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House on Nalyappa Station which was once owned by Captain H. R. Hancock 1930
- State Library of South Australia - B 30931
Books about Weetulta and Nalyappa
NALYAPPA ESTATE. AN OBJECT LESSON IN MODERN FARMING.
When Capt. H. R. Hancock acquired the Nalyappa Estate some 18 years ago people said that he evidently knew more about mining than about farming. The land was considered almost worthless, and had been open to the public for two years before Mr. Hancock took it up. Although it is unfortunately not so easy to concentrate wool on a sheep's back as it is ore on a Hancock jig, the result of this enterprise has been most gratifying. A neighbouring farmer, who has worked his land for 25 years has never had a failure, and even before the introduction of artificial manures comparatively good crops were obtained. Proximity to the sea ensures a moist atmosphere, with heavy dews, which are very beneficial. Mr. Hancock's record during the past three years has been a remarkable one. During 1904 a little over 4,000 acres were cultivated, and produced about 49,000 bushels. In 1905 5,000 acres were under crop, yielding 62,500 bushels; whilst last year 6,000 acres were harvested, for a return of 75,000 bushels. The greater part of this cultivation has been carried out on the share system, which has given employment to a large number of hands, and been sufficiently remunerative to enable some of them to start farming on their own account. Nearly all the land has been cleared, but a large area has only been cropped once, while much of the remainder has not been cropped more than twice. The whole of it is in good heart, being in strong contrast to much of the land offered for sale in this and other districts.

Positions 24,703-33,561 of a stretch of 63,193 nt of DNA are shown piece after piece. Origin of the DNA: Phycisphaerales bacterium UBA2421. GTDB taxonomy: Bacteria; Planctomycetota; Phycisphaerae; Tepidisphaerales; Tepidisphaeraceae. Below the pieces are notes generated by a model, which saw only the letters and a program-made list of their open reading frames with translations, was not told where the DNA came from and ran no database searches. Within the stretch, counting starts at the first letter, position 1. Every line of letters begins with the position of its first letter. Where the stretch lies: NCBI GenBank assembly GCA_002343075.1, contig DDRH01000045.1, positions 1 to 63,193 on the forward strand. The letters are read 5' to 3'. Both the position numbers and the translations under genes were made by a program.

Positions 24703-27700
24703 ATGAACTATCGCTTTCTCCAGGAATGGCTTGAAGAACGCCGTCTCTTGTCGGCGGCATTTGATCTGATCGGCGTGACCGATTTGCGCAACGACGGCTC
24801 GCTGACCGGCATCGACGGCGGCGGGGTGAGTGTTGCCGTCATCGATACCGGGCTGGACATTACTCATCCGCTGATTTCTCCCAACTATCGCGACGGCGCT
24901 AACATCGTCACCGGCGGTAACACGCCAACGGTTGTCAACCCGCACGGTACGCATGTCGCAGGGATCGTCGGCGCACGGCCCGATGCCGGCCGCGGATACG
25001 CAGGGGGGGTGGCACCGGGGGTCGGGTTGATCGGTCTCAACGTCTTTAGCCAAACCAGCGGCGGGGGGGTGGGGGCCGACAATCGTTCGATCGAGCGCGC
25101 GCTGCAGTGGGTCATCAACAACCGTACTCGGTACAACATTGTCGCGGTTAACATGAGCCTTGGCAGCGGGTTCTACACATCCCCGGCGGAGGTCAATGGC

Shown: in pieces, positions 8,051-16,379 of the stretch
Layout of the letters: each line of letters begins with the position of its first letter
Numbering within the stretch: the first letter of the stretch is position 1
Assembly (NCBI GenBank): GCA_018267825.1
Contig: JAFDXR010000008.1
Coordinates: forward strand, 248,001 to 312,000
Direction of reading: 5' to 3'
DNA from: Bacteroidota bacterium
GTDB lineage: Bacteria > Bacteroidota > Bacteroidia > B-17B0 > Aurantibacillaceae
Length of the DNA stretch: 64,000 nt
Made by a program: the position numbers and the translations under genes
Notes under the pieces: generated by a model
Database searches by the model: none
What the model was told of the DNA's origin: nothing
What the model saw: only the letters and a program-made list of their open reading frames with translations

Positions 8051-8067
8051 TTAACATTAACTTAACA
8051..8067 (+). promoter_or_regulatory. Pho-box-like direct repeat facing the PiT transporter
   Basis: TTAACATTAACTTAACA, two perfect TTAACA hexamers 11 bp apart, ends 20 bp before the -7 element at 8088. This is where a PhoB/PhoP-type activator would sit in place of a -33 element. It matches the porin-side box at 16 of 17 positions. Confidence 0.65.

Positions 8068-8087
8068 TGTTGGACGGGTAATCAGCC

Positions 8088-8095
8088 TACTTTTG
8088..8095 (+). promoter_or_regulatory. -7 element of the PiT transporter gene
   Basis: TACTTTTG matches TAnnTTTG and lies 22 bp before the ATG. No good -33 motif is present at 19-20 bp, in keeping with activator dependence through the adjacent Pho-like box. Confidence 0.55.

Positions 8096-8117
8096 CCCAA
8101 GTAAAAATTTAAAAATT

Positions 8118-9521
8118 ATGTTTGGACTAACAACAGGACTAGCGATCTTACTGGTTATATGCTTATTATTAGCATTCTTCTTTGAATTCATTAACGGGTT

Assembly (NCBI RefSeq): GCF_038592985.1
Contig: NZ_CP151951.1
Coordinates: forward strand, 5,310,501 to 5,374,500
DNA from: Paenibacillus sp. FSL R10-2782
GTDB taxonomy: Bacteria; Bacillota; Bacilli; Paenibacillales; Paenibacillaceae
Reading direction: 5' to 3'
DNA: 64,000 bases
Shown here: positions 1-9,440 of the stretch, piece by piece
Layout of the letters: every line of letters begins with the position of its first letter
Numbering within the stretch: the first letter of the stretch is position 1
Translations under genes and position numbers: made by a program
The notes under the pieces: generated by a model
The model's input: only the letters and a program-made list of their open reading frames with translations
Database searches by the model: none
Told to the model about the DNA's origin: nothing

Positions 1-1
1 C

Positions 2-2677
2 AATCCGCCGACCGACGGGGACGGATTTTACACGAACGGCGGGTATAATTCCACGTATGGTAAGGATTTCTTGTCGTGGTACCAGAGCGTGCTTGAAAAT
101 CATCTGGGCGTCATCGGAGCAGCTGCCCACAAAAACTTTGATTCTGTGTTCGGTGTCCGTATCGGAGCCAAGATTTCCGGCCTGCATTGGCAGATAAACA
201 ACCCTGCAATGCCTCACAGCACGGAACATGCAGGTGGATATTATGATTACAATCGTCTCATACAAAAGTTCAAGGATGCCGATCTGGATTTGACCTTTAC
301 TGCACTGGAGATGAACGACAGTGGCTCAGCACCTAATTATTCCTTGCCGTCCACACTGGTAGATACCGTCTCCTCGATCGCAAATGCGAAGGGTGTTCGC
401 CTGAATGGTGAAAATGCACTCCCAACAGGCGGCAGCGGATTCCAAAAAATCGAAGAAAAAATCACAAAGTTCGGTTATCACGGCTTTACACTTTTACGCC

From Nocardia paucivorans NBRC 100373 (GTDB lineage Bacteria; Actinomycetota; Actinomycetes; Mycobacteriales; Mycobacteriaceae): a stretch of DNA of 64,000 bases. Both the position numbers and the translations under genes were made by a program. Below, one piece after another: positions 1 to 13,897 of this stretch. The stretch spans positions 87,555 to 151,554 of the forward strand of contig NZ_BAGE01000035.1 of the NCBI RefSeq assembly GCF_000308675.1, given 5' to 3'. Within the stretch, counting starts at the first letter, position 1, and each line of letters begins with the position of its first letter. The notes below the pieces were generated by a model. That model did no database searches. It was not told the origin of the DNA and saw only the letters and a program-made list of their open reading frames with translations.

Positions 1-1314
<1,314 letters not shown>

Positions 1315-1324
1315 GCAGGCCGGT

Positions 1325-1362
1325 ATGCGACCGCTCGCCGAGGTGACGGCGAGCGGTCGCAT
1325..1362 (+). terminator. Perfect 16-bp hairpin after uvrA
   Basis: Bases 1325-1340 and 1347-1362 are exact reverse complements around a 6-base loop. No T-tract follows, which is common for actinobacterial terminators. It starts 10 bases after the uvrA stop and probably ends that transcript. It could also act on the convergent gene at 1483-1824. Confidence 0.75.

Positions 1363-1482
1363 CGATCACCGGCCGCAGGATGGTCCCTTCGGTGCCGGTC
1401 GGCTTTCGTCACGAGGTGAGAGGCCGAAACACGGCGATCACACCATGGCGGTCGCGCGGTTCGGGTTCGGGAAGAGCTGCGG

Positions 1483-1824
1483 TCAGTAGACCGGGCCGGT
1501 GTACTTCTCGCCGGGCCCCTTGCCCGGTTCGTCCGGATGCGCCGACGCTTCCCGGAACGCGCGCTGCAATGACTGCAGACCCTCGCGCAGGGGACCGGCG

Having decided to relinquish farming operations, Mr. Hancock is offering the estate at auction, and rarely has such a splendid opportunity occurred for intending settlers to acquire holding. The improvements are of an extensive character. Much fencing has been done, while over five miles of waterpiping has been laid, and connected to the Beetaloo reticulation. Excepting one, all the paddocks have water service, which is of the utmost value to stock. Those who have enjoyed Mr. Hancock's cordial hospitality know the homestead well. It comprises a substantial modem stone residence of nine rooms, with had, passages, and kitchen, &e. There are also offices, store, officers quarters, together with all the implements and conveniences necessary to a modern station. The sale is to take place at Moonta on Monday, the 4th inst., full particulars of which have already been advertised in the press. The result of this closer settlement should be the establishment of many families on the land, with the practical certainty of their becoming prosperous members of the community. It is therefore to be hoped that the sale will be a great success, not only for the sake of those directly concerned, but for that of the peninsula as well.
Tea Tree Glen School at Nalyappa 1932 - State Library of South Australia - B 30929
Schoolchildren of Nalyappa School - State Library of South Australia - B 30930
The Nalyappa School, opened in 1908, closed in 1938.